Posts Tagged perennial

Start Growing Perennials in Your Backyard Garden

Perennial plants are a great addition to your backyard garden. They require little maintenance and come back for several years without needing to be replanted. They are often cold hardy and more drought tolerant as well.

raspberry bush

We have been living in our current house for three years now. It is a beautiful property with a lot of unused land that we have slowly reclaimed a little each year. We are renting this property while we work toward our forever homestead. Unfortunately when you are renting you have a very temporary mindset. We didn’t know if we would be here for one year or five when we moved in. For some reason, we thought it was more likely to be one.

planting strawberries

Because of our temporary mindset, we didn’t make an effort to plant any perennials the first summer here. The second summer I put in a few things and even more the third. Had I followed my intuition the first year we would be eating asparagus and lots of raspberries right from the land we are living on. Thankfully the strawberries I planted a couple of years ago are going gang-busters. I can’t wait to eat them on pancakes this summer!

What are perennials?

There are three types of plants, annual, biannual and perennial. Annuals are plants that need to be planted every year. Plants like tomatoes, cucumbers, peppers and most garden vegetables are annuals. Biannual plants have a two-year cycle. Carrots and onions are both biannual. Perennials are so great because you plant them once and then reap the benefits year after year. They rarely need to be replanted because they either spread or reseed themselves. Peppermint, asparagus, and strawberries are all perennials.

Benefits of planting perennials

strawberry flowers

They don’t need replanted year after year

Unlike annuals, which need to be planted each year, perennials will come back at least three years before they need to be replanted. Many perennials will last much longer than that. I have heard that a healthy asparagus crown can produce for 20 years. The longevity of their life cycle reduces the amount of work you have to invest to see a good harvest.

Perennials are generally hardy plants

Many perennial plants can survive through the cold of winter. We have the most beautiful sage bushes in our garden. They amaze me the way the come back bigger and better every year. It is important to know your USDA cold hardiness zones so that you buy plants that can survive your growing conditions. See the map below to find out your hardiness zone.

While sage, strawberries, and chives thrive here in Idaho rosemary and thyme just can’t survive the winter. I am always amazed when I see the gigantic blueberry bushes from the south, another plant that doesn’t do very well here. So make sure to grow what is appropriate for your region.

rhubarb harvest

They multiply without intervention

While the life cycle of a perennial plant can sometimes be a short as three years, they rarely need to be replanted because they multiply through their root system or by reseeding themselves. I get so excited every spring when my chives come back bigger and better than ever. I started with a very small plant and now have several large bunches. I recently harvested a pound of the flowers to put in the dehydrator, and that was not even a quarter of what was on the plants!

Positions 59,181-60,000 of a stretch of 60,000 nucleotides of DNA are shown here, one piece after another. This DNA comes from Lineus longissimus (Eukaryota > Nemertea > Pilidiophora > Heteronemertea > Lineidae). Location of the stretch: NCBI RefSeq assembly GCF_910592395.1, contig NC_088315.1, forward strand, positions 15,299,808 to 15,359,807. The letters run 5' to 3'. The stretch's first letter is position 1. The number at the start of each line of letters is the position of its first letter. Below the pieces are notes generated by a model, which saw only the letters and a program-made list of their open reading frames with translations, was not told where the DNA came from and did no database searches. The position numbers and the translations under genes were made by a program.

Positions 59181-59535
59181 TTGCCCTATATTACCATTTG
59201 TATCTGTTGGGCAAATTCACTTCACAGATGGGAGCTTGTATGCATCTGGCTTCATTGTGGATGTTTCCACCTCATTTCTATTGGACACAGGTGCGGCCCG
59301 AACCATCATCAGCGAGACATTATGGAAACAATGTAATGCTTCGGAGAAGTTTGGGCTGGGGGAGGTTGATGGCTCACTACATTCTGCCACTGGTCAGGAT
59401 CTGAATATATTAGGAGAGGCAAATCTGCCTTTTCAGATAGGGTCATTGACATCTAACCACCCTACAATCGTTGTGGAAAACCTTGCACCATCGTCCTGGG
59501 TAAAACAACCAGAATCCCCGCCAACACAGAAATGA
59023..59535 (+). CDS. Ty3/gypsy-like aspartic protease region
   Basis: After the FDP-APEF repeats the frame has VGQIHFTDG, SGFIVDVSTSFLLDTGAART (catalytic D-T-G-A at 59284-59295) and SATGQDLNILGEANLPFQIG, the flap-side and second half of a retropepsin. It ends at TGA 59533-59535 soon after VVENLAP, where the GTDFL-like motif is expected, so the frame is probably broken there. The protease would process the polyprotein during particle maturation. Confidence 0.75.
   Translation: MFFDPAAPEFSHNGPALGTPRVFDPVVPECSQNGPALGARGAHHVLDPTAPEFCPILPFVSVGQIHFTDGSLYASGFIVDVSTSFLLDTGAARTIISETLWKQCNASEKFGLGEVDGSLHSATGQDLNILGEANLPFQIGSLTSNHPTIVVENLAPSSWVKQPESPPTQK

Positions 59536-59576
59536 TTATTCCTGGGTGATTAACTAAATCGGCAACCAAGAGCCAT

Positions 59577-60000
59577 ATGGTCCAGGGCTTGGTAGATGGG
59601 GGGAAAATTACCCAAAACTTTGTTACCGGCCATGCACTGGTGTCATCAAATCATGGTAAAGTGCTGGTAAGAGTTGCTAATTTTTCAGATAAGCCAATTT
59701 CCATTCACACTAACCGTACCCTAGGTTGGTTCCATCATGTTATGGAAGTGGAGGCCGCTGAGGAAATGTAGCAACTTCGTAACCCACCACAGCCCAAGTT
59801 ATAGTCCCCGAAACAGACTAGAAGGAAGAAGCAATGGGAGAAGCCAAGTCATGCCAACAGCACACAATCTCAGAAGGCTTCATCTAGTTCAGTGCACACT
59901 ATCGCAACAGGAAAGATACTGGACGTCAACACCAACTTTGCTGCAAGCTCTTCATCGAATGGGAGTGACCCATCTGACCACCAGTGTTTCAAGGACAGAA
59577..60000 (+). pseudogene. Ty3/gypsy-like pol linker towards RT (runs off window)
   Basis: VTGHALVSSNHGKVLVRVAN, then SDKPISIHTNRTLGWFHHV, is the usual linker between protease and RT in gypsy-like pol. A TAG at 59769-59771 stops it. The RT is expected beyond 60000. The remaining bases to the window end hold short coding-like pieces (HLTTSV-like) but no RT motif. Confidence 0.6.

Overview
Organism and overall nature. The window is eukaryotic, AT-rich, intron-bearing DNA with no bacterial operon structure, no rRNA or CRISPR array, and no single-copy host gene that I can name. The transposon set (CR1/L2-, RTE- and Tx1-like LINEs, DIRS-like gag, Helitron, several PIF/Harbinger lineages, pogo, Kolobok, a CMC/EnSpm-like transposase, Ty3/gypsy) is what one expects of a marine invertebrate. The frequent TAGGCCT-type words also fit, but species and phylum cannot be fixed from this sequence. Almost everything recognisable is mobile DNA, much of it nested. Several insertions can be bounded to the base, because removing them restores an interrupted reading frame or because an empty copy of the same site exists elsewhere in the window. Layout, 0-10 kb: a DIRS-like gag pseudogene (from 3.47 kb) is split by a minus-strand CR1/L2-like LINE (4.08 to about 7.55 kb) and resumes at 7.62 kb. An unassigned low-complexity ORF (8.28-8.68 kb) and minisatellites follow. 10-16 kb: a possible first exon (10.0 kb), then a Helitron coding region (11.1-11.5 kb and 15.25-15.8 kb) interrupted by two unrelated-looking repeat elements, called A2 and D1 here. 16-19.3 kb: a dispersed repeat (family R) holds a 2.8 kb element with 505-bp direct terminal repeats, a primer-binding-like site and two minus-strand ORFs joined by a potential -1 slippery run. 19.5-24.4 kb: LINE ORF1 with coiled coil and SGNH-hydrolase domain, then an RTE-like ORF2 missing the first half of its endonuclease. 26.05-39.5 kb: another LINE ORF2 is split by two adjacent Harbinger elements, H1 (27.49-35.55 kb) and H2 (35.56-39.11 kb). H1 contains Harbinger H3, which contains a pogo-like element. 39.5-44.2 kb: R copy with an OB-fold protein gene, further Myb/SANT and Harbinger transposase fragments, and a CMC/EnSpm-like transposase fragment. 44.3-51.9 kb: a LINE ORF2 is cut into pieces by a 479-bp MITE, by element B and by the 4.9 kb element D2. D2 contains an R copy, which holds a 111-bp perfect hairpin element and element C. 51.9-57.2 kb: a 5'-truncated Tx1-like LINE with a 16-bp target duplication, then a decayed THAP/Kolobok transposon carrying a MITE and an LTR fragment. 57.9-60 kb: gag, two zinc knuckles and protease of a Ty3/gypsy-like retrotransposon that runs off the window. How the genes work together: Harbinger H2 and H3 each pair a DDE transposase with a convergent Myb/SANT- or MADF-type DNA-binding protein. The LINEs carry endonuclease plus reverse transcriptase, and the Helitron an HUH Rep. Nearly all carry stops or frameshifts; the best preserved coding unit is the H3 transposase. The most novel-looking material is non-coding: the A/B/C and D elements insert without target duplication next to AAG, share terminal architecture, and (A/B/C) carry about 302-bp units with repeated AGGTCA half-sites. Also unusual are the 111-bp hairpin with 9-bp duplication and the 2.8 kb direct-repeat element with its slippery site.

chive flowers

Perennials require minimal care to produce a harvest

Perennial plants have a more established root system than an annual plant. Over time they continue to spread their roots and adapt to their environment, often translating into less watering without a loss in yield from the plant. Their deep root system means that they are able to access nutrients further down in the soil than annuals can.

Raspberries are a perennial plant that thrive in our area. You plant one bush, and pretty soon you have a whole patch. They don’t need large amounts of water to bear fruit and only need some pruning in the fall to continue to produce and spread.

picking raspberries

They bear fruit earlier than annuals

Most annuals can’t be planted until the danger of frost has passed while perennials will often leaf out and begin growing before the last few touches of frost. They seem to handle cooler temperatures which mean that you will be able to harvest them earlier than the annuals you plant. It is so refreshing when my chives and strawberries begin to grow after a long cold winter.

choke cherries

Whether you have an established garden or are just getting started on your property, make sure that perennials are a major part of your plan. Include fruit trees, herbs and fruit-bearing bushes in your planning. The sooner you get them in the ground, the sooner you will be enjoying the fruits of your labor!

Your Turn!

  • What perennials do your have growing in your garden?
  • Which perennials do you hope to add to your garden?